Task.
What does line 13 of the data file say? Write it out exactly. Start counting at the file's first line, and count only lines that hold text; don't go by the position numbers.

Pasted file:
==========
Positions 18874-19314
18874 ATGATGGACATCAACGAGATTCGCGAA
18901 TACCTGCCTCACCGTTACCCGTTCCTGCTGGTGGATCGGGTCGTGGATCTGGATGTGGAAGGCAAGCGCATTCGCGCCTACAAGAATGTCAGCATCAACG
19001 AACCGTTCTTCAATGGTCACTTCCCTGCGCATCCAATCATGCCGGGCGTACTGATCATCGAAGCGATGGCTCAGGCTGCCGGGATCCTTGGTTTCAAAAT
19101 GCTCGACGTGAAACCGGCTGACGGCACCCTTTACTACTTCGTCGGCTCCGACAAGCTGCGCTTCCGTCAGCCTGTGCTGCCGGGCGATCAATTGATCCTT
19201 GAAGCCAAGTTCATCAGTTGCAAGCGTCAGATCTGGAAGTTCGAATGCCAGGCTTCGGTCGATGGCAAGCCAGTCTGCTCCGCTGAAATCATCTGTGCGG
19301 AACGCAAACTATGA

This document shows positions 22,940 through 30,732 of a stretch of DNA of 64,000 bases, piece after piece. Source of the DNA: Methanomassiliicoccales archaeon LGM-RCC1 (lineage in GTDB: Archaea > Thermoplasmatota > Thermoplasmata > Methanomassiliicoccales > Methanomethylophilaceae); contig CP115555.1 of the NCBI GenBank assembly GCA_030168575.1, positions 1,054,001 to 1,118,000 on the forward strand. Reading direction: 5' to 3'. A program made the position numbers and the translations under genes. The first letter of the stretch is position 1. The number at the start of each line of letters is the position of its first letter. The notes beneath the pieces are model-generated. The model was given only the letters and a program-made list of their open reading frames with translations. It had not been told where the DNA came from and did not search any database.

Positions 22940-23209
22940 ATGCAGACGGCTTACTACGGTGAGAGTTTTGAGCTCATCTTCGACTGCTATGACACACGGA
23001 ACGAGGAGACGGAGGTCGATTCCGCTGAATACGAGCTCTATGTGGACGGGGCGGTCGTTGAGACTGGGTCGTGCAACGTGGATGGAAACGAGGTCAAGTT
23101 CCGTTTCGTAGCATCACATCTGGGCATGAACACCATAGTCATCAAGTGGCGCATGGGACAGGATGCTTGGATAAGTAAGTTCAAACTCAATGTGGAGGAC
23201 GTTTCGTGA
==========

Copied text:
23201 GTTTCGTGA